This idea will, again, be demonstrated on the circuit of Fig. 3. We have already determined A for the circuit and know the normal operating potentials, V(o) = [7.55 5.95 4.95 1.23],
Eq. 14 and Table I, respectively. If a component burns, the conductance will decrease (resisitance increases), resulting in a change in the elements of A, due to Eq. (12a), and a
modification of the node potentials. For example, if R34 burns, increasing its resistance to
(o)
50 MΩ, the node potentials will be Vb = [9.03 8.25 8.45 0.49]. It is not immediately
obvious that R34 was the component that suffered the damage.
The network method can be implemented again, now for the malfunctioning circuit.
It is non-invasive, only requiring the measurement of the new potentials for the normal
and perturbed circuits. Previously, the perturbations were made by grounding each node
individually, which was simply chosen for convenience. In this scenario, it might not be
prudent to implement such a drastic change in the circuit while it is still in operation. A
slight deviation from the normal node potentials can be used instead; the results will be
unaffected. After completing the experiments and calculations for the burned circuit, the
new A matrix is,

1
−0.43 −0.14
0



−0.47
1
−0.47 −0.06


Ab = 
.
−0.25 −0.75

1
0


0
−0.06
0
1
(15)
Equations (14) and (15) can be compared. The elements Ab,34 and Ab,43 have now gone to
zero, indicating that the conductance between nodes three and four has decreased significantly. It can be concluded that this component was damaged.
Such a comparison is not an efficient means of locating the burned component, especially
if the circuit is large. A simple algorithm has been developed to easily identify the damaged
14
resistor. It is based on the fact that not all of the elements of the matrix are modified
when a component burns. In the example above, A34 clearly changes since Aij = −Gij /Gii
(by convention, Aii = 1). The drastic modification of G34 is reflected in this element. A43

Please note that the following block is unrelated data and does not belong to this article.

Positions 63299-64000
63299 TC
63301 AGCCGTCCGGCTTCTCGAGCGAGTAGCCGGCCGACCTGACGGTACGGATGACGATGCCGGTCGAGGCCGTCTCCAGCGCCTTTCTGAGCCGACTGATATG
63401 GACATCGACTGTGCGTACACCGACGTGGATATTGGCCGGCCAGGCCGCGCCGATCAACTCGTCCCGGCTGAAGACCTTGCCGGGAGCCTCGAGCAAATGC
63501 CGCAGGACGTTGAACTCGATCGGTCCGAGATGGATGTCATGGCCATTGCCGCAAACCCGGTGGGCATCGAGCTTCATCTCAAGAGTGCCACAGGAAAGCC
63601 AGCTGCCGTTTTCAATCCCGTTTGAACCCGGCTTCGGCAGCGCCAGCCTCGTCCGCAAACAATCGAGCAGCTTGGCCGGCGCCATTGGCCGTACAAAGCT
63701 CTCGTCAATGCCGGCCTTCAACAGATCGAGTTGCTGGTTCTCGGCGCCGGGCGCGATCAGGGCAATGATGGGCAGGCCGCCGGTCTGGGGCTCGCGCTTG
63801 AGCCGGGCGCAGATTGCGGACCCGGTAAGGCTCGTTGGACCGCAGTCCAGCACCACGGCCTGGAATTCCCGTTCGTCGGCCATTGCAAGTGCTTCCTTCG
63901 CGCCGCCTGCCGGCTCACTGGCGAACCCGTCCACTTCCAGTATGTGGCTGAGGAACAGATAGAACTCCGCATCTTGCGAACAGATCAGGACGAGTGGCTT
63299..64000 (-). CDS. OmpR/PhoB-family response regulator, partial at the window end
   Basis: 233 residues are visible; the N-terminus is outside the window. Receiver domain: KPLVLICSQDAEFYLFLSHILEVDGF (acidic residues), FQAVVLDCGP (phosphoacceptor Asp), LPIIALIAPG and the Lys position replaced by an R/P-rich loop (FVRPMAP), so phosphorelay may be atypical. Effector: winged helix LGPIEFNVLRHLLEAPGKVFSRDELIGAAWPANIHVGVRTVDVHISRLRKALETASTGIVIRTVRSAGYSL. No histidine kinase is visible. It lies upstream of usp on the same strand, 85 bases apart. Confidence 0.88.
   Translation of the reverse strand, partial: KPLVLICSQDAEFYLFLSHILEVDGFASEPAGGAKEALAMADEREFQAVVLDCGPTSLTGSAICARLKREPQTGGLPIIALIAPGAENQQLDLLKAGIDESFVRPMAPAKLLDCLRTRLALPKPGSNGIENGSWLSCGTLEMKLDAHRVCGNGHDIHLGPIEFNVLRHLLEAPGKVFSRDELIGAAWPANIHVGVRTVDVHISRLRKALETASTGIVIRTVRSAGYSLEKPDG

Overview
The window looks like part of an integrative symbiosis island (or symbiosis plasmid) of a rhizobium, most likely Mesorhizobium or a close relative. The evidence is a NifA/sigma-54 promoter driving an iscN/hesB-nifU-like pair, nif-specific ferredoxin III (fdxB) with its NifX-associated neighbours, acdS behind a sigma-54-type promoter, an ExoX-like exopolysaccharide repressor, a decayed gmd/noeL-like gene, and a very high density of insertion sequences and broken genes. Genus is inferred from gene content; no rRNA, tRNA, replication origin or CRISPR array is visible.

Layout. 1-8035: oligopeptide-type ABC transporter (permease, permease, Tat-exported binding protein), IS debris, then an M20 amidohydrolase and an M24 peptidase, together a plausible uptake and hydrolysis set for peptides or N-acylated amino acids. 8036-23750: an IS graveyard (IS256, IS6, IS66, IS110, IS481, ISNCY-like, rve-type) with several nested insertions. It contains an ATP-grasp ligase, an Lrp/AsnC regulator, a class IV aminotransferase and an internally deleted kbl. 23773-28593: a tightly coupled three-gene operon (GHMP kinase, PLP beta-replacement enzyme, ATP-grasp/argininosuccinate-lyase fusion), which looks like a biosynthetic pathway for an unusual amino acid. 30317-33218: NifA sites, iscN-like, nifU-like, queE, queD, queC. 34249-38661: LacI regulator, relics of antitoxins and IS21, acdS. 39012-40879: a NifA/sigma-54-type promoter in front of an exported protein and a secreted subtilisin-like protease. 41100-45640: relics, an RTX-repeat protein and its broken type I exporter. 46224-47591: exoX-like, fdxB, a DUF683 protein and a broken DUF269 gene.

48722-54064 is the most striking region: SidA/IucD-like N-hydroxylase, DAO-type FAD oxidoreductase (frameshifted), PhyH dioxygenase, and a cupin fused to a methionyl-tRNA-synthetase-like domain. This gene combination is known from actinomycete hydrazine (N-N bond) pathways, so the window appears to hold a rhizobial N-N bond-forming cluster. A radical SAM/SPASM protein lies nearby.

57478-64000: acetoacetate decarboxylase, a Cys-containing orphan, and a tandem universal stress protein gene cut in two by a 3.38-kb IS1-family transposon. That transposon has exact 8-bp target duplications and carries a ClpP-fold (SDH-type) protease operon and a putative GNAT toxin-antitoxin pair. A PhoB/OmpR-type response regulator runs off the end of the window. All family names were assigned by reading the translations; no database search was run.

is affected similarly. The coefficients of self-conductance for nodes three and four are also
changed. They decrease due to the reduction of the conductivity. This has the effect of
increasing all other elements in rows three and four, even if the associated resistors were
unaffected by the burning. Finally, any elements not associated with the nodes three and
four should remain unchanged. All of this can be observed by examining the difference
between A and Ab , i.e.,

0
0
0
0



 0

0
0
0


∆A = |A| − |Ab | = 
.
−0.07 −0.20 0 0.27


0
−0.01 0.19 0
(16)
The ∆A34 and ∆A43 elements are positive since their associated conductances decreased
with the burning. The remaining elements in those rows are negative due to the decrease of
the coefficients of self-conductance. All other elements have been unaffected by the burned
component. Thus, the damaged component can be identified by searching for rows with
non-zero elements.
The concepts presented in this section have been verified on a variety of circuits, ranging
from the simple to the quite complex. A circuit containing 18 nodes and 30 components
cannot practically be analyzed by traditional methods, yet the network approach can be
efficiently employed by students with common laboratory equipment. Unlike the straightforward implementation of Kirchhoff’s laws, the network approach extracts the interactions
between the nodes (conductances). This fact can be used to determine the resistors connecting nodes, and the equations describing the node potentials, for black box circuits in which
the components are hidden. Furthermore, the approach automatically combines resistors
in parallel and series since the elements of A are determined by the effective conductances
between the nodes.
The node method for a circuit of resistors produces a linear system of equations. The
network approach, approximate for many networks, is exact for such systems due to its
linear nature. Here, we have exploited this mathematical relationship to study circuits.
Interestingly, before the advent of the handheld calculator, the relationship was used in